A bigger deficit and rising overall federal debt can push up interest rates and limit actions leaders can take to avoid a recession. [The Hill]

Translation: A bigger total of investment in T-securities and a rising overall economic surplus has no unintended effects on interest rates, because the Fed has the unlimited ability to control rates). Further, the increase in T-security investment and rising economic surplus do absolutely nothing to limit actions leaders can take to avoid a recession.

In fact, increasing economic surpluses prevent and cure recessions.

Meanwhile, the so-called “deficit” stimulates economic growth and prevents recessions.

Every day, you will read articles similar to those in THE WEEK and The Hill, broadcasting their utter ignorance of Monetary Sovereignty.

Trying to be as kind, gentle and understanding as possible, I can only say the THIS WEEK and The Hill articles are 100% bullsh*t.

This leaves the question: Do these two respected publications know they are publishing bullsh*t? If so, one only could assume they are being bribed by the very rich, via advertising dollars or ownership by the very rich.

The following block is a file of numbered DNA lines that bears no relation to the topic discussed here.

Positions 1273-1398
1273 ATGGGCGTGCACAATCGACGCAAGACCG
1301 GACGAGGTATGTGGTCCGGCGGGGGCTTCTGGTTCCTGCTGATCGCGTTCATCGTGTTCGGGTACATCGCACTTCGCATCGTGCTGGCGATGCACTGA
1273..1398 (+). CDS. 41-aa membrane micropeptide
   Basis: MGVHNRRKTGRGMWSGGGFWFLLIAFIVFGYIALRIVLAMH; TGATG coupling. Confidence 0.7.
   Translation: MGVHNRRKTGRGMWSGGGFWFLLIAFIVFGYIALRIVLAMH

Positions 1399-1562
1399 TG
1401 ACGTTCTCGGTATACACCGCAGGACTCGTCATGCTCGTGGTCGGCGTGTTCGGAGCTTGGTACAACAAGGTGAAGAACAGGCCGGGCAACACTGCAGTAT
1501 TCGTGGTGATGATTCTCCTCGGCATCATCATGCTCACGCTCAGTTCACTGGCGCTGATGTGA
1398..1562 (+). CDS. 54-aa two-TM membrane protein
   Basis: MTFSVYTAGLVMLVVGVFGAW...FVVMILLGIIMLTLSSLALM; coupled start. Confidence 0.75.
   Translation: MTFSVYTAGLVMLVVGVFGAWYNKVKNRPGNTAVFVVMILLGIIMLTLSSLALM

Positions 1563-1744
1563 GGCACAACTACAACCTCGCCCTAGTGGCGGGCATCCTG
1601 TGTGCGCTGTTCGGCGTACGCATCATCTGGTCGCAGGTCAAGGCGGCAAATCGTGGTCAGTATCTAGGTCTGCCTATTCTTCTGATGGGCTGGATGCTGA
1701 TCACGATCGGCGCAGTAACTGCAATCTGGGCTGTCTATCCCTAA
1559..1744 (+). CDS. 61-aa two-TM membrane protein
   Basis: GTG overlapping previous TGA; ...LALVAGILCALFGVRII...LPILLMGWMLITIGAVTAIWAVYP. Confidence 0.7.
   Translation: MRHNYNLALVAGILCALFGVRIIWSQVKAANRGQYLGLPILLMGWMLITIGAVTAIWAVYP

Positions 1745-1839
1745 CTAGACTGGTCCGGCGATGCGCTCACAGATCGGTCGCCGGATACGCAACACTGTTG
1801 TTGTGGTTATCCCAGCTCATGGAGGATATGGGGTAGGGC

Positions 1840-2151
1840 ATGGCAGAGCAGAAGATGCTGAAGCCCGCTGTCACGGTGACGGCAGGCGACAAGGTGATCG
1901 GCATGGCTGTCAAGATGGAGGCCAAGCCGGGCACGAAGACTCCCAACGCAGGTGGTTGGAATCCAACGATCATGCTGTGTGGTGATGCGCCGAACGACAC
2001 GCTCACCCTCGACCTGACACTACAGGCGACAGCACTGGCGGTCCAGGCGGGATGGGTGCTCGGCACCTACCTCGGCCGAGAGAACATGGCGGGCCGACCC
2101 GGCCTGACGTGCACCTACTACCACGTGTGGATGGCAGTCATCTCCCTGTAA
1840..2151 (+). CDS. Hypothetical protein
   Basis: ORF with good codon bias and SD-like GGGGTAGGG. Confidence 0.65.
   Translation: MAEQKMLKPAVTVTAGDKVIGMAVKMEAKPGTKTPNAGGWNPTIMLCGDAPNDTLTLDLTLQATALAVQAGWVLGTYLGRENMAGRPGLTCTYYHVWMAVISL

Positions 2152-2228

The very rich support this sort of bullsh*t, because they want to widen the income/wealth/power Gap between the rich and the rest. It is the Gap that makes them rich (Without the Gap no one would be rich; we all would be the same), and the wider the Gap, the richer they are.

So by conning the public into believing that federal deficits, which put dollars into the pockets of  “the rest,” are unaffordable or a burden on the government or a burden on future taxpayers, the rich reduce the political pressure to widen the Gap. And that makes the rich richer.

The other question would be, if THE WEEK and The Hill don’t know they are publishing bullsh*t, is it because they are ignorant and too lazy to uncover the facts?

Because I respect the integrity of both magazines, I sadly have come to the conclusion that their publishing of bullsh*t is due to ignorance fostered by laziness.